The last time rates were adjusted for Oklahoma Gas & Electric Co. was in 2009, based on 2008 costs. It's now 2012 and OG&E has accepted a settlement in the latest rate case, which had sought about $73 million based on 2010 costs.
The utility didn't get anywhere near the amount sought, but it also didn't get the rate decrease that its rate case opponents were seeking.
At no time in the course of a year is electricity more appreciated than now. It's hot and getting hotter. We want our power to be reliable as well as affordable. A regulated utility's job is to ensure the former while juggling the latter.
OG&E's power is relatively cheap, about 20 percent below the national average. The company sought a rate increase to recover more than $500 million of investments to improve system reliability. Instead of $73 million, the settlement will give the company a paltry $4 million.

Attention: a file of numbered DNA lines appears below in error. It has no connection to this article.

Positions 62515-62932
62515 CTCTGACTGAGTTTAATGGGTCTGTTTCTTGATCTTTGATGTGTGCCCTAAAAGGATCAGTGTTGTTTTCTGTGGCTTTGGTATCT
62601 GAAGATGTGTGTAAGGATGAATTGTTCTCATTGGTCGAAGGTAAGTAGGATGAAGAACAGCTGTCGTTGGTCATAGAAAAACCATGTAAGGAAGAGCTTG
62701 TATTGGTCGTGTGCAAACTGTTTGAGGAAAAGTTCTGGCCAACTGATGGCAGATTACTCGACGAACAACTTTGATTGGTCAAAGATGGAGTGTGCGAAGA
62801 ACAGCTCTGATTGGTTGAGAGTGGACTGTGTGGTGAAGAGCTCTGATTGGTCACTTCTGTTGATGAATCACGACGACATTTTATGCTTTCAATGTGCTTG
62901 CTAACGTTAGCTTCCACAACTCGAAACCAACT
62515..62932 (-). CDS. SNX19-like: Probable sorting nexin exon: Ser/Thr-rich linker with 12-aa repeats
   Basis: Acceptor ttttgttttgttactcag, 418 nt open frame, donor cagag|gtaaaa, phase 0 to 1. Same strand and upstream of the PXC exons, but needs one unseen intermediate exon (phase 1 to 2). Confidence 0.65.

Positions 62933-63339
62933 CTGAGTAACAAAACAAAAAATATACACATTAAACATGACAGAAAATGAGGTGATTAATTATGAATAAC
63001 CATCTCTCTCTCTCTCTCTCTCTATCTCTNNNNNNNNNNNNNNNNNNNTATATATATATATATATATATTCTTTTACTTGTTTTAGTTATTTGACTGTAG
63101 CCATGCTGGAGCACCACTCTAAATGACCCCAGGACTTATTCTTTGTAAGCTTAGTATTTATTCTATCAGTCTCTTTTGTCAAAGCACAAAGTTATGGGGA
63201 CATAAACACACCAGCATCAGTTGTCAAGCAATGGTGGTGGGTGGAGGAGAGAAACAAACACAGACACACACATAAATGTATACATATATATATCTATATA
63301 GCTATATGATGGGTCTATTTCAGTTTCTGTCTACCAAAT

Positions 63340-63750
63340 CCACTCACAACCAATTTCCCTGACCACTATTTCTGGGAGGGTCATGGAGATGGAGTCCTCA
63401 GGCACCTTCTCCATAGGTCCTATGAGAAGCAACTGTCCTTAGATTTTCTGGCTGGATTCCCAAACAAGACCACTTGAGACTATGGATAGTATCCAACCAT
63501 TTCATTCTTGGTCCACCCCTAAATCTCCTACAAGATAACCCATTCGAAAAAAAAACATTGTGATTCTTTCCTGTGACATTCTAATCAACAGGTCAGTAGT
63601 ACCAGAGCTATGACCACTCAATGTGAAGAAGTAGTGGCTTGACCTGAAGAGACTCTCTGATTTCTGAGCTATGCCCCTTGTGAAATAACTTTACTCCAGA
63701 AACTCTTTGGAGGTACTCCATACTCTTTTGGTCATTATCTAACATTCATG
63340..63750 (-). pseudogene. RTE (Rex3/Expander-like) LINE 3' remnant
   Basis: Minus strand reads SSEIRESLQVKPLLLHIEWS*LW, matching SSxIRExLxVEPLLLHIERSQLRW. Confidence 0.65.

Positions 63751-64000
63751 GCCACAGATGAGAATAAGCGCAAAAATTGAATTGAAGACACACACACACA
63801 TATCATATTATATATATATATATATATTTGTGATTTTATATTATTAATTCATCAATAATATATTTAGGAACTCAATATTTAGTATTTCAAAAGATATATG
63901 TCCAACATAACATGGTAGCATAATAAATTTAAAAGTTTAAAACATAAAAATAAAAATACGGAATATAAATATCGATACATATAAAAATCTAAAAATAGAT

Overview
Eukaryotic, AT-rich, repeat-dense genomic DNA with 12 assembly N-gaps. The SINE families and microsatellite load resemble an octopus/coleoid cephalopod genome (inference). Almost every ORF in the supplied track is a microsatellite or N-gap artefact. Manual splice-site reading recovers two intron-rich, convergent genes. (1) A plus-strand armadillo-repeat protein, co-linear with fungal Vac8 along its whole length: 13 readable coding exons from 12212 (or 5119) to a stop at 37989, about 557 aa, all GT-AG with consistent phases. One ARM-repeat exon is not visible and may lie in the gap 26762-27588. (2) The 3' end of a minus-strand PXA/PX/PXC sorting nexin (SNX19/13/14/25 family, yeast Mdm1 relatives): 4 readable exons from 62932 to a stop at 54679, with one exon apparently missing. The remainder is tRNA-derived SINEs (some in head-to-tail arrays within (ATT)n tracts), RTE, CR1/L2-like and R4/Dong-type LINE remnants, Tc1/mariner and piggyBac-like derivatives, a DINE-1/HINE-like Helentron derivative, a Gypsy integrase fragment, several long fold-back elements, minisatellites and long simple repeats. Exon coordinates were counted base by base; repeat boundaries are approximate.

Rate case opponents are claiming victory, but we suspect this will be short-lived. Regulated utilities have a right — and an obligation — to raise rates when conditions warrant. The settlement only defers the day of reckoning.
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